Richard Lesher: The storytellerFormer president of the U.S. Chamber of Commerce
Business was under siege in 1975 when Richard Lesher took the reins at the U.S. Chamber of Commerce in Washington, D.C.
But he was not one to sit behind the walls and dodge incoming fire.
During his tenure as the chamber’s president, Lesher hit back with an aggressive outreach campaign on behalf of business interests that included a magazine, a weekly TV show on public policy and a willingness to challenge politicians who did not live up to their promises.
Lesher, a Chambersburg native, retired in 1997, a victim in part of the country’s then-growing partisan divide. He had sought to work with former President Bill Clinton on health care reform, drawing the ire of Republican leaders like former House Speaker Rep. Newt Gingrich.
Lesher, 84, recently published a memoir, titled “Voice of Business: The Man Who Transformed the United State Chamber of Commerce.” It follows Lesher from his hardscrabble childhood in Chambersburg as he rose to a perch alongside presidents and world leaders.
His path out of Pennsylvania began with a post-Korean War stint in the military, which led him to pursue higher education. He attended the University of Pittsburgh and Penn State before earning a doctorate at Indiana University.
A career in teaching beckoned, but he was lured into government service to head the technology transfer office at the National Aeronautics and Space Administration. He then moved over to head an industry group called the National Center for Solid Waste Disposal, which he quickly rechristened the National Center for Resource Recovery.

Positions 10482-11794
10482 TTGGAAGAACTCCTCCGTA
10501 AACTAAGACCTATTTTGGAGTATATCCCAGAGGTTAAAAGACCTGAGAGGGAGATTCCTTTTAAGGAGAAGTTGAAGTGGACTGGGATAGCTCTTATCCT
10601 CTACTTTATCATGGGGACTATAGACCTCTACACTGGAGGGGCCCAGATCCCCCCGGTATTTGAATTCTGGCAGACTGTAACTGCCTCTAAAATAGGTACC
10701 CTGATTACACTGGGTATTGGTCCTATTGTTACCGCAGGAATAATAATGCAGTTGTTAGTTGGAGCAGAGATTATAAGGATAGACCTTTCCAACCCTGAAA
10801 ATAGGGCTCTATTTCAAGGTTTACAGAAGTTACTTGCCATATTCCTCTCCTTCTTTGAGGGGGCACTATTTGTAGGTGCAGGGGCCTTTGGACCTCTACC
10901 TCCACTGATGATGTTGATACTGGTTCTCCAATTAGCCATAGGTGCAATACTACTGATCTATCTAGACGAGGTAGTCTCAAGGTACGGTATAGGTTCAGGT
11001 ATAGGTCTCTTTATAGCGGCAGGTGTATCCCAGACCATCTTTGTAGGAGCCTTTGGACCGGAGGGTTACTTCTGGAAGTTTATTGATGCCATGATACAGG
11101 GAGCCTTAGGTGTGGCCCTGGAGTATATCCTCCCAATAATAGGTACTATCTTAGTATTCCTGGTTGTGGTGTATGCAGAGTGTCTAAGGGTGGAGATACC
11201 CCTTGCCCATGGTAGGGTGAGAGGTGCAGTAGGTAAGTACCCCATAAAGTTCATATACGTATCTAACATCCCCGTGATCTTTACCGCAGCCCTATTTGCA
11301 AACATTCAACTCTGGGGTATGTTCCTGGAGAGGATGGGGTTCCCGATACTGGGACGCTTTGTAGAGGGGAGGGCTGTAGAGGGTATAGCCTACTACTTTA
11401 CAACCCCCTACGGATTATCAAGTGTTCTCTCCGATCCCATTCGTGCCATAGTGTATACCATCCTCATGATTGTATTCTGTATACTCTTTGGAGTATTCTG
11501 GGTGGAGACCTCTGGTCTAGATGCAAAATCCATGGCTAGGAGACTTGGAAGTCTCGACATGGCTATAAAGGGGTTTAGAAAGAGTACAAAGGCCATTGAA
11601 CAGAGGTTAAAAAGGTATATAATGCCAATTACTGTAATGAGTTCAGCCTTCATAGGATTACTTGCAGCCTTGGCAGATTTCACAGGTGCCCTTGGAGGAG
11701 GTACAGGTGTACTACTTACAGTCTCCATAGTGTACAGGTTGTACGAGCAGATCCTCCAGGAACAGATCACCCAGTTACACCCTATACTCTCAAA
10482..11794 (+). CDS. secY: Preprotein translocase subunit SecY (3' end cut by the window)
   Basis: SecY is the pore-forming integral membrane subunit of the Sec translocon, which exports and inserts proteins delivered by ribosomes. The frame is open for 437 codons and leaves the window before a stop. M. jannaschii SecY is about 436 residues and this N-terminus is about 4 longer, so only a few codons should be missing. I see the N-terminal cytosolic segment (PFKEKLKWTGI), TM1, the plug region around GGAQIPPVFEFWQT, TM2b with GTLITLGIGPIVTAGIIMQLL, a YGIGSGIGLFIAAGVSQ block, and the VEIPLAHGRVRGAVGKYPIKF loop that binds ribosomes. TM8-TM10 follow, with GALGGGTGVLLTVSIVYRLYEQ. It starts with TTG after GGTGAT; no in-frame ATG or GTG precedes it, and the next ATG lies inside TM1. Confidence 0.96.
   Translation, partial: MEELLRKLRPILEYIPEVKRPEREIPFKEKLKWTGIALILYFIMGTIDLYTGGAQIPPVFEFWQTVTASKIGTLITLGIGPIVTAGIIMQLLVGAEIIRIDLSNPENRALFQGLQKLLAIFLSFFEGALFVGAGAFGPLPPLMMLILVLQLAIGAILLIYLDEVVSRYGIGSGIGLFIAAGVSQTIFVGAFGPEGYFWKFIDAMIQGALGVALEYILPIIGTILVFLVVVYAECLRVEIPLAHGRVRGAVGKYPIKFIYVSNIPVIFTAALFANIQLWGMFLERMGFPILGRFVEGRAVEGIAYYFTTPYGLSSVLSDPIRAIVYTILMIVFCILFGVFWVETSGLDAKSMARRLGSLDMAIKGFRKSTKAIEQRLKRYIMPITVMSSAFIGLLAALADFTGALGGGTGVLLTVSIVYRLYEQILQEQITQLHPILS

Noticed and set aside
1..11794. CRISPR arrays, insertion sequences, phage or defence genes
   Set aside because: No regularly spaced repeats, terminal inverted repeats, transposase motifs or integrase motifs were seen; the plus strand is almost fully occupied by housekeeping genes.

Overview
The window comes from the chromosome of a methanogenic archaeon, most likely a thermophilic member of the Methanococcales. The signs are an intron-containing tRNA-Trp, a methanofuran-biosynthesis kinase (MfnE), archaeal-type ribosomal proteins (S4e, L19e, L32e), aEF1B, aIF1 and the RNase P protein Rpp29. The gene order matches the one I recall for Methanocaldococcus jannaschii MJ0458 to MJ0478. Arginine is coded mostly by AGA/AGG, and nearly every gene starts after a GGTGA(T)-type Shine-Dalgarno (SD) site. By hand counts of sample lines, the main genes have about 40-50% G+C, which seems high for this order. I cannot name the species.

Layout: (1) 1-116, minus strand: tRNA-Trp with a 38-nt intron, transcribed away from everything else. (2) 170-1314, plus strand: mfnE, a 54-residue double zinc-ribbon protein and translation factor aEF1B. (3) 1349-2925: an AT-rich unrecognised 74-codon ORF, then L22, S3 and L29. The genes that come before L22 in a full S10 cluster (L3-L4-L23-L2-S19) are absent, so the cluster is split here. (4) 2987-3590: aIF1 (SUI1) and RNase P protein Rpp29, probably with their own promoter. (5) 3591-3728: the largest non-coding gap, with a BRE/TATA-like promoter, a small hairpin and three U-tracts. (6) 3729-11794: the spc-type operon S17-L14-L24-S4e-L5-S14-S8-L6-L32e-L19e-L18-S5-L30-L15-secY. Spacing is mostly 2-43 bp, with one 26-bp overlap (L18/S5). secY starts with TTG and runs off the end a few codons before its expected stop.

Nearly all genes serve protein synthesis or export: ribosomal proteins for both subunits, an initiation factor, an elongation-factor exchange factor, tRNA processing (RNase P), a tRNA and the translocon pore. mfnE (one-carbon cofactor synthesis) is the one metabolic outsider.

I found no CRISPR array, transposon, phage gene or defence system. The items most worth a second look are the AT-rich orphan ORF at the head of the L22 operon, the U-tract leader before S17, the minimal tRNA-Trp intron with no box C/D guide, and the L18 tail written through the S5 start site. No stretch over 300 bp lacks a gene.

“It had a much more engaging ring to it — the beauty of it was that it focused on the right solution instead of disposal,” Lesher wrote in his memoir.
His ear for language is reflected in his love of jokes, which punctuate his memoir and his conversation.
He spoke to the Business Journal in December about his career and also about the current political scene. The following interview has been edited for length and clarity.
CPBJ: In your book, you talk about how when you came into the chamber, you felt that the pendulum of U.S. policy had swung to being anti-business.
Lesher: Not only policy but public opinion. Public opinion was very negative on business. It improved a lot while I was there. It’s negative again. People don’t understand that business enterprise is what made the country great.
CPBJ: What do you think was the key in terms of pushing that pendulum back in the direction you wanted it to go and keeping it moving?
Lesher: All those things that we did. But I’ll give you a good example. I was on the Larry King all-night radio talk show a year before (Ronald) Reagan came to town. And I was talking about the coming of a new conservative age. At 3 o’clock in the morning, the switchboard lit up. We later found out that the AT&T switchboard failed because 100,000 people were trying to call at once. A year later I was on his show again. Almost no reaction, because Reagan had come to town and he was making the same speech. It was making that speech and making those headlines and we had lots and lots of articles talking about government, the same thing that you hear today: government is too big, too intrusive, over-regulation, over-spending, et cetera.
CPBJ: Those 100,000 callers, were they calling to complain or to support?
Lesher: They wanted to sing the same music.
CPBJ: Do you think the partisanship today is good for business, bad for business — does it make it hard for business to get its voice heard or easier?
Lesher: Business is not as partisan as they appear to be. As I used to tell my Republican friends, a very large percentage of small-business people are Democrats and they’re members of mine. They’re conservative and they’ll vote for conservative Democrats. But they’ll also vote straight Democratic ticket sometimes.
But I think the partisanship is bad for the country. The animosity that goes with it is just terrible. And I don’t know what’s going to cure it.